As stress get the centre stage these days the curious question of the body and mind comes in to play again and again. Often the holding or tightness that people experience in their body is not a physical symptom but a psychological one. A student may face a challenge much greater then solely having sciatic pain, however it is also a tricky situation of timing to know when is it the right opportunity to make the shifts needed to experience change. I understand your concern with encouraging her to stay with a Restorative practice even though she is craving a more vigorous flow style however you may want to consider the Bhava or feeling of the practice instead of the actual postures. If you use sequencing that allows for rest and integration as well as time for her warrior nature to shine through, in essence creating a Satvic or harmonious practice for her she may be more able to begin the journey towards transformation. By continually encouraging her to notice the difference between engagement and relaxation she may awaken to the concept that for a muscle, cell and psychological pattern to shift and truly experience peace and strength it needs to know and have felt the difference between the two.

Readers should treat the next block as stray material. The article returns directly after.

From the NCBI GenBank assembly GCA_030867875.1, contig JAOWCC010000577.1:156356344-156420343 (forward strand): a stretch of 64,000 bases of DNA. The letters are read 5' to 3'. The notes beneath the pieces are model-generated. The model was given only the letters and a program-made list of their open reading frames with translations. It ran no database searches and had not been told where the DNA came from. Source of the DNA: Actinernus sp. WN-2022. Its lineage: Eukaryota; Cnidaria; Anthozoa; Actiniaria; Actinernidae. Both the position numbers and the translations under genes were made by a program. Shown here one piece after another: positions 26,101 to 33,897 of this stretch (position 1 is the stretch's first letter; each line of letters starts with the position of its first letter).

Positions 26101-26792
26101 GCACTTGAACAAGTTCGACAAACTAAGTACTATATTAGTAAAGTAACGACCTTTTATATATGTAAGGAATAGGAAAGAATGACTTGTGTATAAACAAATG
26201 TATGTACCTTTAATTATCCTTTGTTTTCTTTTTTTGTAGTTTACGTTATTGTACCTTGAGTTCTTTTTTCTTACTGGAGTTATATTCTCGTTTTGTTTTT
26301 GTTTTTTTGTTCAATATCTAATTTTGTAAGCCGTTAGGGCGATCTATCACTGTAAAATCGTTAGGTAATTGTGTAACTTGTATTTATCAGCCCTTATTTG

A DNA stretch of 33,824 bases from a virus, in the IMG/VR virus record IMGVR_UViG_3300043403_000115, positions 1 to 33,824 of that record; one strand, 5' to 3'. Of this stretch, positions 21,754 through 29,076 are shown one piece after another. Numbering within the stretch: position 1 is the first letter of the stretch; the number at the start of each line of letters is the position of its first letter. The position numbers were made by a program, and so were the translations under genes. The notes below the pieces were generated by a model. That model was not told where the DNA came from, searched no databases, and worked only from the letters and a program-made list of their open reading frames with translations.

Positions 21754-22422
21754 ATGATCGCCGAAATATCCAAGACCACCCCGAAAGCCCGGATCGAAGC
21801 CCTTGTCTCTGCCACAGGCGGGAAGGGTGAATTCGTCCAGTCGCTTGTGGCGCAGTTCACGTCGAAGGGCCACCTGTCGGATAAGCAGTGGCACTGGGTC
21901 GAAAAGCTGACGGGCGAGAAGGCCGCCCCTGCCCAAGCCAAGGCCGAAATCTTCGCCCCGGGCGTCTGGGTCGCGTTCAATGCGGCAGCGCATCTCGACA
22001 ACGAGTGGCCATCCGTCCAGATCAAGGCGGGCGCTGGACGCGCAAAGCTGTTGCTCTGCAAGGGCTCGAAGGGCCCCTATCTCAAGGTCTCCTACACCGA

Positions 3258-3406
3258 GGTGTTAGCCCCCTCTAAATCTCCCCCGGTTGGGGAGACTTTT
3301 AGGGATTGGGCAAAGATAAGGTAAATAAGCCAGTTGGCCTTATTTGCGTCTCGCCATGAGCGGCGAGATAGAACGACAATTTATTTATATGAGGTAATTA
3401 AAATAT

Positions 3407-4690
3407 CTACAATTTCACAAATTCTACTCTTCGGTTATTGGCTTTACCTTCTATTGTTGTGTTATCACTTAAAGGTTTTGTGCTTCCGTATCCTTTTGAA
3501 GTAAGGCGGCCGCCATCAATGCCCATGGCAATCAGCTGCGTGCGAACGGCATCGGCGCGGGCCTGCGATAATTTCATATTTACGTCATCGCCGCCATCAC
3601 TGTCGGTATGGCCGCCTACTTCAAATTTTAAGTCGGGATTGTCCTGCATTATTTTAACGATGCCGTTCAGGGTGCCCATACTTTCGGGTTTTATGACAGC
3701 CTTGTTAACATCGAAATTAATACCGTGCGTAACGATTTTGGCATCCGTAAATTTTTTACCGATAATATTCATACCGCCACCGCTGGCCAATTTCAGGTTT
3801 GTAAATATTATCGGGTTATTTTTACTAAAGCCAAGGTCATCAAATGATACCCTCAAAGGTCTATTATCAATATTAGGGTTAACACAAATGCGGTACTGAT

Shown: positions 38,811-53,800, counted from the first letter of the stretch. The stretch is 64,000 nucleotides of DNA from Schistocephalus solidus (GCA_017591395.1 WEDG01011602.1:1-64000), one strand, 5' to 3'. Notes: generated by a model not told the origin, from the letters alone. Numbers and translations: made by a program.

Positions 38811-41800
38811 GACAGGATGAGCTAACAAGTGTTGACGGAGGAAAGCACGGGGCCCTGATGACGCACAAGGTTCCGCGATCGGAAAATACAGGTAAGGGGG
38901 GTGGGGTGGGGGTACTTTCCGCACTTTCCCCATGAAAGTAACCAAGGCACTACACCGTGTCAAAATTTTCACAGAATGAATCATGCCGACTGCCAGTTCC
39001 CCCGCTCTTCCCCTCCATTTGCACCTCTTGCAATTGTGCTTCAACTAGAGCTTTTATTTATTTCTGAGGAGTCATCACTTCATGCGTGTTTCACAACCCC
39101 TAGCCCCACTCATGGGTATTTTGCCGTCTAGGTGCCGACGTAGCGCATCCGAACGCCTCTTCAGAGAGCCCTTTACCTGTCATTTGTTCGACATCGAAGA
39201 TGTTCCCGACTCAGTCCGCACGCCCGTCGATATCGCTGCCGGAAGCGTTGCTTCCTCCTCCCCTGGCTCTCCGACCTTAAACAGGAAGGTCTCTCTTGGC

Use the Bahva or intention of what yoga truly is, as stated in the Yoga Sutras of Patanjali, yoga is the mind which no longer identifies itself with it’s vacillating waves of perception and that all yoga asana are meant to be steady and comfortable. Or consider working with your student from the perspective of divine love and encouraging her to see herself as divine, without needing to fix or change anything simply allowing herself the space to become aware of her true potential.